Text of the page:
All of this makes your going-to-bed experience a more pleasant one, even if you don't consciously notice those things. And we all know that a good day starts with a good night's sleep the night before. There are a lot of factors that can impact your sleep, a lot of them you have no control over, but some of them are totally up to us. (I will definitely get more into this topic soon). One thing we can definitely influence is our mood, and one simple thing we can do to improve it is giving ourselves the pleasure of coming to a made bed each night. This little act of self-love really goes a long way.


If you already habitually make your bed each morning, good for you, you can stop reading here, but if you're someone who claims they have no time for it or can't possibly stick to it in the long run, this is for you.

So how do you do it? The answer is quite simple:

Make it a habit.

We are too busy and too stimulated every single second of every single day to waste our energy on deciding whether or not to spend less than a minute making your bed in the morning. It's not worth it, trust me, I've tried it. It's actually very counterproductive to allow yourself this seemingly luxurious choice of whether or not to make your bed in the morning. It's energy draining from the moment you open your eyes. Do yourself a favor and make it a habit. If you do so, it will become automatic and will cost you zero decision-making energy. It will also get done each day.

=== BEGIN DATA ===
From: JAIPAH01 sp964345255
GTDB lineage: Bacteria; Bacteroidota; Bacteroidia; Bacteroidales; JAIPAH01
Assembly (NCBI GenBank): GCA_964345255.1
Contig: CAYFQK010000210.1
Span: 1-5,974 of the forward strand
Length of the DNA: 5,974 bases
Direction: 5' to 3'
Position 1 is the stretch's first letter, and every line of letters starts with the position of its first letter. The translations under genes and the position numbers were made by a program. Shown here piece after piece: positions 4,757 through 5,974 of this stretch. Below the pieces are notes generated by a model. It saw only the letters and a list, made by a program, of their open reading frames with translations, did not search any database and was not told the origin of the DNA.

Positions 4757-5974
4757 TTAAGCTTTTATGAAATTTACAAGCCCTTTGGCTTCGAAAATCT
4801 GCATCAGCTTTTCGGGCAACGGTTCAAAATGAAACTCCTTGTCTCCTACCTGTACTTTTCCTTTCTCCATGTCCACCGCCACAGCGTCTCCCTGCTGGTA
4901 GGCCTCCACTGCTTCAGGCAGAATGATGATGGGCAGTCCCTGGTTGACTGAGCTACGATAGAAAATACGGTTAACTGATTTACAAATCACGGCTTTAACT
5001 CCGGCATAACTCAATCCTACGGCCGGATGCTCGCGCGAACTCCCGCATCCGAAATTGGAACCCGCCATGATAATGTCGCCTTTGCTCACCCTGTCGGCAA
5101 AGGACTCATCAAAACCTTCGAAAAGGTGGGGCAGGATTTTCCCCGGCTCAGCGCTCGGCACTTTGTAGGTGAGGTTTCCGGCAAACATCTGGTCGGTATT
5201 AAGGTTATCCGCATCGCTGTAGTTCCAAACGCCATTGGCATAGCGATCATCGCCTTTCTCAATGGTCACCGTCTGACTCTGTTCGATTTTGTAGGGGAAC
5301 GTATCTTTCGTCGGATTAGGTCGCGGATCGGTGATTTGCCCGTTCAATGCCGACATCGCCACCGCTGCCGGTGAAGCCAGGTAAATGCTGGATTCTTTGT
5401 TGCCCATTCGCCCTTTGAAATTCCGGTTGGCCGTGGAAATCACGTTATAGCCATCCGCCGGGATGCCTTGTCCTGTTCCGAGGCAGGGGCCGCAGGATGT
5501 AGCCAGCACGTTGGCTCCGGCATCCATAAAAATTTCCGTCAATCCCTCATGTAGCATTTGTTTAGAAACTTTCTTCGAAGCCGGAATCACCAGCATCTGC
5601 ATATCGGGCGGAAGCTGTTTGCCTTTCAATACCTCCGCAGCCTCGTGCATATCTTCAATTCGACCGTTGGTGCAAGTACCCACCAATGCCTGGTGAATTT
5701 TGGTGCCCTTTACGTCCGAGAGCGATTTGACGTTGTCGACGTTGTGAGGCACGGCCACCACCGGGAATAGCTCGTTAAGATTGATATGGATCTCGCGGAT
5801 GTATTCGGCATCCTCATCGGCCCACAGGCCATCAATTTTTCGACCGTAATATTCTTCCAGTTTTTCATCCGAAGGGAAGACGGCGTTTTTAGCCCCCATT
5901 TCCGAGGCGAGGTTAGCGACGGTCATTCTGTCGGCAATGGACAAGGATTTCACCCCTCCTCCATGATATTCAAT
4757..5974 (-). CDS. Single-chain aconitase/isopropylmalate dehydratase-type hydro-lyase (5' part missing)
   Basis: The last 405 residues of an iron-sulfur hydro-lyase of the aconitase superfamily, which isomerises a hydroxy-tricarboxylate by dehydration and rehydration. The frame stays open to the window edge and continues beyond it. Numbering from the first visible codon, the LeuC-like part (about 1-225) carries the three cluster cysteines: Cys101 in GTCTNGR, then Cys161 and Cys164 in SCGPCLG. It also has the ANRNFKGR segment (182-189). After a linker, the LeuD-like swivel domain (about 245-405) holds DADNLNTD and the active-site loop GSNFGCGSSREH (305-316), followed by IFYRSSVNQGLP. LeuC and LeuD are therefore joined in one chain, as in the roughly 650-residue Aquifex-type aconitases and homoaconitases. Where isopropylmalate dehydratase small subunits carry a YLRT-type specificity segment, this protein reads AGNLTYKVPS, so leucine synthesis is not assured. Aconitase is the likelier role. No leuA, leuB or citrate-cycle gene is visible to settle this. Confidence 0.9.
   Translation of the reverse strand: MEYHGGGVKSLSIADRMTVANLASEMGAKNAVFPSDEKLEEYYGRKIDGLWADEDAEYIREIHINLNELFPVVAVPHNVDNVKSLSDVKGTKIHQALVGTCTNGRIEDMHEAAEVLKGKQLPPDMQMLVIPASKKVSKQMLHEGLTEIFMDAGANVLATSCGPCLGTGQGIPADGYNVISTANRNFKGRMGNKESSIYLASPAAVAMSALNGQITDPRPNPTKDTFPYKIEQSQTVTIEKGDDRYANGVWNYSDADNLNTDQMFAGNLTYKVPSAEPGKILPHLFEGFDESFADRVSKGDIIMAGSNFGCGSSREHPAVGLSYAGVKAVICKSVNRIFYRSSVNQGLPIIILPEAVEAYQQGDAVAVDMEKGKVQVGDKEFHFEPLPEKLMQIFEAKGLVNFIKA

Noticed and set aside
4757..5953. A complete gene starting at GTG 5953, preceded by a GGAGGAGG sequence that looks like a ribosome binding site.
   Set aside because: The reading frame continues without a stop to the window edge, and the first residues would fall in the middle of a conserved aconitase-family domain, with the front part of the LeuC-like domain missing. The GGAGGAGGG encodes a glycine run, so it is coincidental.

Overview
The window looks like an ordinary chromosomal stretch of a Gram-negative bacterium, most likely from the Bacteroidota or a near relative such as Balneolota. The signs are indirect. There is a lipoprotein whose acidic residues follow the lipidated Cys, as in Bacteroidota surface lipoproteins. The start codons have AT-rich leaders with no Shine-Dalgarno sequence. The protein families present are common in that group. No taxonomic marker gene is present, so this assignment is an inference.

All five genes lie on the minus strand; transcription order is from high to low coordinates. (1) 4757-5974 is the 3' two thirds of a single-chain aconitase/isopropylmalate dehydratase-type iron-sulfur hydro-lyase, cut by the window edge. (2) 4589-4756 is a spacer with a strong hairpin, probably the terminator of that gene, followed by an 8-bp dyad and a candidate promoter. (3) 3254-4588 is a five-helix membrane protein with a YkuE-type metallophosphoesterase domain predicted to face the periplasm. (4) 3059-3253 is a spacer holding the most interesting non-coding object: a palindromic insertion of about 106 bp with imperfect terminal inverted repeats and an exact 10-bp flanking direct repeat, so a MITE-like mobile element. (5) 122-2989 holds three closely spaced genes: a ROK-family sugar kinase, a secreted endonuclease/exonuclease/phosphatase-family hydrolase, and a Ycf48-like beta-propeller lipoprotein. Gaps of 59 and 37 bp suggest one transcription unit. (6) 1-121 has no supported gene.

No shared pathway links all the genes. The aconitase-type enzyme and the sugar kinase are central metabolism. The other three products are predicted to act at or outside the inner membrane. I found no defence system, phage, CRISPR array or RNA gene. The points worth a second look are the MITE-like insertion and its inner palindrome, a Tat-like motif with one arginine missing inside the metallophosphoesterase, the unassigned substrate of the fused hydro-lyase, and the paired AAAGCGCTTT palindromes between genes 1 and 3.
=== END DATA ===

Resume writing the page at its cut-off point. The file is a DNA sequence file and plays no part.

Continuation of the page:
There are many cool tricks you can use to help with new habit formation, but two of them are particularly helpful here. The first one is pairing.

Pair it up.

It's easier to learn and maintain a new habit when we pair it with some other thing we already do.

I'm going to assume that you already get out of your bed each morning, whether it's the second you wake up or whether it's after you did some reading or meditation, at some point you (hopefully) do get out. Chances are you probably do it by getting a hold of your duvet and lifting it off of you so you could place your feet on the floor beside your bed. Here's your chance of pairing. You can make this one conscious decision (that you will stick to) that instead of throwing your blanket back on the bed you'll grab it with the other hand, lift it up and place it neatly over your bed. This is the simplest version.

The more advanced one is to just make a decision to NOT walk away from the bed as soon as you get up, but instead turn around and make it. Right away. It has to be right away, otherwise you will miss your chance and although you might later come back to it once or twice, in the long run the probability of you maintaining this habit is very slim.

This is how I do it: I get out of bed and I stretch my arms and I turn around immediately. I face my bed and make it without a single thought. I didn't used to do it this way. But many years ago I decided I wanted to start, so for a couple of weeks I would make myself do it. Up, of the bed, turn around, make the bed. Kind of like a dance. I consciously forced myself to do it for a couple of weeks until it stuck and became an automated action- a habit. The only time I ever catch myself thinking about it is if I'm ever thrown out of this little routine by a sudden phone call or something like that that would cause me to jump out of bed and rush to do something super urgent right away and not get back to bed. But in general I make sure to make my mornings as rush-free as possible nowadays, so such things happen very rarely. So 99.99% of the time, I get out of the bed, turn around and spend about 30 seconds making it.